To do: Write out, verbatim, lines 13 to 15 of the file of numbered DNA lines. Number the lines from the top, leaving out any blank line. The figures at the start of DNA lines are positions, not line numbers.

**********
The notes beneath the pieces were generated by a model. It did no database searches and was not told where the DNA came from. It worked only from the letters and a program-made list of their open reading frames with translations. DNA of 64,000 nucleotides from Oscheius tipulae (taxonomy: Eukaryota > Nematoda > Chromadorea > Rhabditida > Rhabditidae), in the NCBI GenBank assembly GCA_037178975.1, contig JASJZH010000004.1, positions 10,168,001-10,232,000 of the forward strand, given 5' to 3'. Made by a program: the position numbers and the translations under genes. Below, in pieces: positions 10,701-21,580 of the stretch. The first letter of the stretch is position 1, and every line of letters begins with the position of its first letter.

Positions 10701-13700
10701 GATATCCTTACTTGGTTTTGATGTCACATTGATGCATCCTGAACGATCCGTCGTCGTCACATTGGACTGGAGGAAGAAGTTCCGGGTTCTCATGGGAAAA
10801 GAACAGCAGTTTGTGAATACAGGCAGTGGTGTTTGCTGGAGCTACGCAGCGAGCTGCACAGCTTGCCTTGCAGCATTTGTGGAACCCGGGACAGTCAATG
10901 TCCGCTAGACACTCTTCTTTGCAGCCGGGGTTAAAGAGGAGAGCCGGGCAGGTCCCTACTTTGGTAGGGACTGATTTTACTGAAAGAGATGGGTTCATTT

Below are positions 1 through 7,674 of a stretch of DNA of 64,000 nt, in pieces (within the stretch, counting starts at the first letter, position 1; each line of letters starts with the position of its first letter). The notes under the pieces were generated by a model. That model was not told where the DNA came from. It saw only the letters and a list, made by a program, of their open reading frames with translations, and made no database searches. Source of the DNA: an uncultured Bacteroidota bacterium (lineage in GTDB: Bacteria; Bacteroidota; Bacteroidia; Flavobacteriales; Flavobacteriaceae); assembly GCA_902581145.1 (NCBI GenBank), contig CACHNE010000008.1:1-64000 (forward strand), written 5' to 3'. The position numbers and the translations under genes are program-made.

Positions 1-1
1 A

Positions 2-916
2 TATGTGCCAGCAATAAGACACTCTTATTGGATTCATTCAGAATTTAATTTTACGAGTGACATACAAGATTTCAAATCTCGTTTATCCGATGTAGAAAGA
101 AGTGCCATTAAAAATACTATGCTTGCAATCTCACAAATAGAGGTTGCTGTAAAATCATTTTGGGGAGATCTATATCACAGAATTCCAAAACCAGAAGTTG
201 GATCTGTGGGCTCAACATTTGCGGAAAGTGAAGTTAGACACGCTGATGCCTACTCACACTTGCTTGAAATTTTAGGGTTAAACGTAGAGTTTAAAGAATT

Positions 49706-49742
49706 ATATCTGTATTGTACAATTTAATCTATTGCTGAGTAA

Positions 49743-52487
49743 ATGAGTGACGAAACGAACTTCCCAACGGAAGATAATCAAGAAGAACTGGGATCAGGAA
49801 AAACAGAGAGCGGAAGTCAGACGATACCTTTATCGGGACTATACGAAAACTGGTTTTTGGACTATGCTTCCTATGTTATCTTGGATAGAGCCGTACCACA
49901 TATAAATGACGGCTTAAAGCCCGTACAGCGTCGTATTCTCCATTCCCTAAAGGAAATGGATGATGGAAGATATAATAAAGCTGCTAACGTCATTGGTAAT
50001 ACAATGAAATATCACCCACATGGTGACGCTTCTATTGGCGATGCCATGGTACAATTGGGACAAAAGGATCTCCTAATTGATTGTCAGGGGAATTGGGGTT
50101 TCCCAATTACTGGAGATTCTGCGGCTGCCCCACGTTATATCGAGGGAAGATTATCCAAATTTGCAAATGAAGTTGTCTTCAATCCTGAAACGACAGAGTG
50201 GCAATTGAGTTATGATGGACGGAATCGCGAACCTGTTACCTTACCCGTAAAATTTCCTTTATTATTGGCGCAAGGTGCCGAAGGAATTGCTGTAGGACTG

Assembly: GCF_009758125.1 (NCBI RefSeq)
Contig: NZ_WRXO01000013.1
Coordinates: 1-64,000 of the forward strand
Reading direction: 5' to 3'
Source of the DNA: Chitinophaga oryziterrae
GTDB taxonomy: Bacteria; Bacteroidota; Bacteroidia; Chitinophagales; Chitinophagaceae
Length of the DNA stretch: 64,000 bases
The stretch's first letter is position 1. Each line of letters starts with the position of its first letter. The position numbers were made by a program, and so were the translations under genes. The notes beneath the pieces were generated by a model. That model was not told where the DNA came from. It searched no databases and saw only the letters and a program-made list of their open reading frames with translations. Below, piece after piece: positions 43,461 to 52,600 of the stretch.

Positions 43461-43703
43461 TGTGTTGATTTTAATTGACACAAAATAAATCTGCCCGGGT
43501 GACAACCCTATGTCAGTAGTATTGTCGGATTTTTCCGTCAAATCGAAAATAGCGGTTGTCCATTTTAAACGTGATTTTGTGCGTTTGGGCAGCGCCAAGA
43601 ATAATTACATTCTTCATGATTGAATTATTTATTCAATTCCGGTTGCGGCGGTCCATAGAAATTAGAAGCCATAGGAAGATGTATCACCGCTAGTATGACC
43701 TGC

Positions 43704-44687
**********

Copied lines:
Positions 49706-49742
49706 ATATCTGTATTGTACAATTTAATCTATTGCTGAGTAA

Positions 49743-52487